http://www.nationalinterest.org/feature/will-china-america-clash-cyberspace-12607 By Jon R. Lindsay, Tai Ming Cheung, Derek Reveron The National Interest April 12, 2015 The information revolution has been a mixed blessing for China and the world. On one hand, computer networks enhance economic productivity, national security, and social interaction. On the other, valuable information infrastructure provides lucrative targets for thieves, spies, and soldiers. Nearly every type of government agency, commercial firm, and social organization benefits from information technology, but they can also be harmed through cyberspace. Not a week goes by where a major hack is not reported in the media or countries chastise each other for cyberespionage. In the absence of shared norms or even concepts, cybersecurity discourse becomes mired in competing morality tales. Chinese hackers are pillaging intellectual property and creating asymmetric threats. The National Security Agency (NSA) is jeopardizing civil liberties and weakening the Internet. Communist censorship is undermining the democratic promise of information technology, even as American firms unfairly dominate its development. Cybercrime is costing everyone trillions of dollars. There is a grain of truth in all of these claims, which means that the phenomenon as a whole must be more complicated than any one suggests. China both generates and experiences serious cyber threats, shaped by a combination of bureaucratic politics and economic policy, domestic security imperatives, military modernization, and ambitions for international influence. Nevertheless, the United States and China both have far more to gain than lose through their digital interdependence. […]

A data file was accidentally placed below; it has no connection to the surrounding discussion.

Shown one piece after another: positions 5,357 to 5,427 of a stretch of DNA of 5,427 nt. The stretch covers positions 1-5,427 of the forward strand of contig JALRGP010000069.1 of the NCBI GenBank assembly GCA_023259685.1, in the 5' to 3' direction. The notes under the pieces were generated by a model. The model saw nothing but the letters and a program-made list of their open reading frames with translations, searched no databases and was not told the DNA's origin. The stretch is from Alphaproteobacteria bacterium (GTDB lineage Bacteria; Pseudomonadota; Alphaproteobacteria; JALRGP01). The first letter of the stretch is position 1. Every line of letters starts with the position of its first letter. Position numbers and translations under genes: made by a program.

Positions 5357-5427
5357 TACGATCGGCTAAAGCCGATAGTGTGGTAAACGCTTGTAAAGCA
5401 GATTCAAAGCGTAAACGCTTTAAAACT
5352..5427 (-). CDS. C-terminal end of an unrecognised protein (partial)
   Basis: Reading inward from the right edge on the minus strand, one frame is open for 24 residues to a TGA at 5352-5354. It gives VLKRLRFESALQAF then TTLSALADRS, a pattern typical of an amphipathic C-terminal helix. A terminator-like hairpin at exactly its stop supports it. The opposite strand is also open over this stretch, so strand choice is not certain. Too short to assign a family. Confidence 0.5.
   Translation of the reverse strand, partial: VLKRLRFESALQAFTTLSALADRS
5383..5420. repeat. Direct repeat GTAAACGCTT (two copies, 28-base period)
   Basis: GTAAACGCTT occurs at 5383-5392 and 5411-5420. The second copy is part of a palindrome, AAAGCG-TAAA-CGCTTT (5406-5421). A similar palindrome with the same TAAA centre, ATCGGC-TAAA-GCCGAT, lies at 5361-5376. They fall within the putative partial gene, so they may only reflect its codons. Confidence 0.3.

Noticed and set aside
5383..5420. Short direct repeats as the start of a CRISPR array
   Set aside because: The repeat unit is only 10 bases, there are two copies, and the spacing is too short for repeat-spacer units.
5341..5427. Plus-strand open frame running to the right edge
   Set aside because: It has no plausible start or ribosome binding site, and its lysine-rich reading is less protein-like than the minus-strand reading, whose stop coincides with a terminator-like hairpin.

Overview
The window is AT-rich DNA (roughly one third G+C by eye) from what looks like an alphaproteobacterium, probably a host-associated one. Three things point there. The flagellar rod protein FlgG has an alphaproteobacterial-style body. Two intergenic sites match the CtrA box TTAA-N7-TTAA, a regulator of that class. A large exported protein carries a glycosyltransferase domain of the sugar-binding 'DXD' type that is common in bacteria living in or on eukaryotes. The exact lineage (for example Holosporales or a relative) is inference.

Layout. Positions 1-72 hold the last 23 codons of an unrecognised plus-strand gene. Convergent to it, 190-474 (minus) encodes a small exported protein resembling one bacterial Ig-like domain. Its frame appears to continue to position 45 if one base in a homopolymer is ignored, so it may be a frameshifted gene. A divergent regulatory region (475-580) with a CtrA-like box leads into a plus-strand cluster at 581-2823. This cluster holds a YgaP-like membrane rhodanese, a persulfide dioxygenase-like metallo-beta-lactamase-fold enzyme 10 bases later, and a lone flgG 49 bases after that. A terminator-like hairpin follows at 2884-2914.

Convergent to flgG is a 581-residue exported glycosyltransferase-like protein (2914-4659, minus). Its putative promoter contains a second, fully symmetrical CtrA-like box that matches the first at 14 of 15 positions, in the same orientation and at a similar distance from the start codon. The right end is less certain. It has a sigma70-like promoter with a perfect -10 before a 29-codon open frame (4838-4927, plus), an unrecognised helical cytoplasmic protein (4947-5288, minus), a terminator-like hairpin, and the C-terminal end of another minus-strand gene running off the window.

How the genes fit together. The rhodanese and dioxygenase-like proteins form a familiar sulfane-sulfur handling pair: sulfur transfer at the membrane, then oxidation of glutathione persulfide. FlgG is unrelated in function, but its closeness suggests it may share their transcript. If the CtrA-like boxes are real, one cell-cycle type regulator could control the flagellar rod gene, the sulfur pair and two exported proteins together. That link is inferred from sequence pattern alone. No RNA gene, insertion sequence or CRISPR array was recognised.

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[ISN] US Used Zero-Day Exploits Before It Had Policies for Them